FRBSF Economic Letter
1997-14 | May 9, 1997
Proposals for Reforming Social Security
In early January, the Advisory Council on Social Security published a review of the system and reported that it is in jeopardy. Although the system is currently accumulating a surplus, actuaries at the Social Security Administration forecast that the present value of future obligations far exceeds the present value of future revenues. The magnitude of the projected shortfall is enormous, amounting to roughly half of the federal government’s current outstanding debt. These projections suggest that the current system is unsustainable, and the Advisory Council proposed a number of ways to reform it. This Economic Letter describes the problems underlying the current system, reviews the reforms proposed by the Advisory Council, and explains how those reforms might affect the U.S. economy.
As it is now constituted, Social Security is primarily a pay-as-you-go system, which means that current retirement benefits are paid mainly from current tax receipts on younger workers. In contrast, a fully funded program would tax workers when they are young, invest the proceeds on their behalf, and eventually pay their retirement benefits out of the accumulated interest and principal. Although the current system does a little of this, it is mainly a transfer program rather than an investment fund.
A key variable in determining the solvency of a pay-as-you-go system is the ratio of taxpayers to recipients. Thirty years ago, there were 5.5 workers for each recipient, and Social Security would be in much better shape if this ratio had remained at that level. However, this ratio has been falling for some time and will continue to fall. For example, there are now 4.5 workers per recipient, and demographers project that this will fall to 2.5 over the next 30 years. One source of this decline is that a relatively large cohort, the Baby Boom generation, was followed by a relatively small cohort, the Baby Bust. Another is that while the retirement age has remained constant, people are living longer and collecting retirement benefits over a longer span of time. With decreasing fertility and mortality, the population is becoming older, and the number of Social Security recipients is rising relative to the number of younger workers who support them. This demographic fact poses a dilemma for the system. In order to maintain benefits at current levels, younger workers would have to contribute a higher fraction of their income to the system. For example, we could close the gap by raising the payroll tax now by 2.2 percentage points, from 12.4% to 14.6% (combining the contributions of employers and employees), and leaving it there permanently. Postponing the tax increase would only increase its eventual magnitude.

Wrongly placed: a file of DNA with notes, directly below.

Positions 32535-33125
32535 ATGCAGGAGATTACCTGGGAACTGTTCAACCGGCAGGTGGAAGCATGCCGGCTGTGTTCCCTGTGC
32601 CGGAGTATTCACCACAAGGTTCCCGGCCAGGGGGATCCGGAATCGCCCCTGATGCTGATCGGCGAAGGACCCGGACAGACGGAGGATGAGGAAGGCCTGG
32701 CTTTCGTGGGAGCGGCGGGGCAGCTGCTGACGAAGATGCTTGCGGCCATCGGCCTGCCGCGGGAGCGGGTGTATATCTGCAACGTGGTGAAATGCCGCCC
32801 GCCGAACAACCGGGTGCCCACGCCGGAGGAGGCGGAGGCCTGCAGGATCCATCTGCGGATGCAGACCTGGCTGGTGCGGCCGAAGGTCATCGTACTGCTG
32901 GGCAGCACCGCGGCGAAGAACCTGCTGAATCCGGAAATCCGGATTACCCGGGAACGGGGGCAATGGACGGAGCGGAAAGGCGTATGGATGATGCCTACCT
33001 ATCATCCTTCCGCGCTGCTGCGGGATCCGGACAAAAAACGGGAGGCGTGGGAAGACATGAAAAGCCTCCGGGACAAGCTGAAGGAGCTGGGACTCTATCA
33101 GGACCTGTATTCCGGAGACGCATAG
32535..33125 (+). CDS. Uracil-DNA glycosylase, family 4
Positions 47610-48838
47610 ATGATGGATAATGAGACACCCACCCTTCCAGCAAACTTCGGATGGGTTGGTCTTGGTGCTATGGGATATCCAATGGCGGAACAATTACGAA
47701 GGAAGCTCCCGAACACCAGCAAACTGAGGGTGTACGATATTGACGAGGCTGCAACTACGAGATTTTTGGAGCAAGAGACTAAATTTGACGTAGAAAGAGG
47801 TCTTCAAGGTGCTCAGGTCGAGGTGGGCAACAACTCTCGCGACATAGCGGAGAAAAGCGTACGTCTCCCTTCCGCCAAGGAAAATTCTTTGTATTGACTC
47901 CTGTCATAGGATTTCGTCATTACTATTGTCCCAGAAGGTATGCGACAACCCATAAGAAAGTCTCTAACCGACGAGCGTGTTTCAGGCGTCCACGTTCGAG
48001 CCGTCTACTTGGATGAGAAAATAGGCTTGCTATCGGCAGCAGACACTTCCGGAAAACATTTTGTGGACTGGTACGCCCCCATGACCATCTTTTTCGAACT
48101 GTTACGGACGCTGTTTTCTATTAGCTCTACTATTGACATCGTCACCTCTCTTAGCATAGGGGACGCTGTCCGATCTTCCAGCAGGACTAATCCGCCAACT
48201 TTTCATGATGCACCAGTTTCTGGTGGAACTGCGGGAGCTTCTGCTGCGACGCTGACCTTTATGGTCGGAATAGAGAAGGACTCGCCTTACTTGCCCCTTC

Alternatively, if taxes were maintained at current rates, retirement benefits would eventually have to be cut. The system is currently running a surplus and investing the proceeds in a trust fund, and it will continue to do so until 2011. Between 2012 and 2018, the current system will provide enough revenue from tax collections and interest on the trust fund to sustain the current benefit schedule. After 2019, benefits could be sustained by withdrawing principal from the trust fund, but this would exhaust the principal by 2029. Thereafter, if the current tax rate were held constant, the system would have to reduce benefits. Without a tax increase, the system would have to cut benefits by around 25% by 2040 and by 30% by 2070. Thus, without reform, the grandchildren of the Baby Boom would face substantial benefit cuts when they retire.
The Advisory Council proposed three reform packages: the Maintenance of Benefits (MB) plan, the Individual Accounts (IA) plan, and the Personal Security Account (PSA) plan. The packages all incorporate tax increases, benefit cuts, and changes in investment strategy, but they differ in their objectives and in how they mix these elements.
The MB plan is the most conservative, in the sense that its primary objective is to eliminate projected deficits without altering the essence of the program. According to this plan, tax increases would close roughly one-third of the gap. Taxes would be increased in three ways: the payroll tax rate would be increased by 1.6 percentage points in the out years of the plan, the tax base would be broadened by bringing certain state and local government employees into the system, and benefits in excess of contributions would become taxable, in accordance with current laws governing other defined-benefit plans. Benefit cuts would close approximately 40% of the gap. These would include alterations in the basic benefit formula resulting in an average cut of 3%, reductions in cost-of-living adjustments, which are now believed to be overstated due to biases in the consumer price index, and reallocations of revenues to the retirement fund from other programs, which would presumably involve cuts in those programs.
The remainder of the gap would be closed by altering the trust fund’s investment strategy. Currently, the trust fund invests only in Treasury securities, which are safe but earn a lower average return than stocks, and the MB plan would allocate up to 40% of the trust fund to equities. This element is perhaps the most controversial. While equities offer higher average returns, they are also riskier. The government would not be in a position to guarantee the average real return on equities, and recipients would have to bear the risk. Households already have the option of holding equities in private portfolios and yet many choose not to. Therefore, if the trust fund continued to be centrally managed, as under the MB plan, and everyone were forced to hold identical portfolio shares, many households would be forced to bear more risk than they would like.